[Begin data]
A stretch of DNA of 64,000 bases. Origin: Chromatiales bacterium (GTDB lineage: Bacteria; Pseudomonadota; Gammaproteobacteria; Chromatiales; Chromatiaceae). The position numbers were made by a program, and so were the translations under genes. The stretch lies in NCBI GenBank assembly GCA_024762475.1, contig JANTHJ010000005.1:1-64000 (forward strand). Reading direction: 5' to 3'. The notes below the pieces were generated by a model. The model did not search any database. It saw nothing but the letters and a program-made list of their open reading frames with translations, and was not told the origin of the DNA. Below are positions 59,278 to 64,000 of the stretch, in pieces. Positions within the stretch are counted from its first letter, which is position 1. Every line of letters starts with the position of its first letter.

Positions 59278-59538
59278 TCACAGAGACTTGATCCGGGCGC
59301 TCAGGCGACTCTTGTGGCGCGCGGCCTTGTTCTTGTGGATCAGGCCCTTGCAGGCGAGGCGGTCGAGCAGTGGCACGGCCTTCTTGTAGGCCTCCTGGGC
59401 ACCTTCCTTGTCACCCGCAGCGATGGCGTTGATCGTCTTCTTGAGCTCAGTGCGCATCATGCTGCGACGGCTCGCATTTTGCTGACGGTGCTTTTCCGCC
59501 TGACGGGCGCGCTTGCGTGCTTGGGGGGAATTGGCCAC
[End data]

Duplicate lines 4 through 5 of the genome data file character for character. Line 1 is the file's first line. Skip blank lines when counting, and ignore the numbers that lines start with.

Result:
59301 TCAGGCGACTCTTGTGGCGCGCGGCCTTGTTCTTGTGGATCAGGCCCTTGCAGGCGAGGCGGTCGAGCAGTGGCACGGCCTTCTTGTAGGCCTCCTGGGC
59401 ACCTTCCTTGTCACCCGCAGCGATGGCGTTGATCGTCTTCTTGAGCTCAGTGCGCATCATGCTGCGACGGCTCGCATTTTGCTGACGGTGCTTTTCCGCC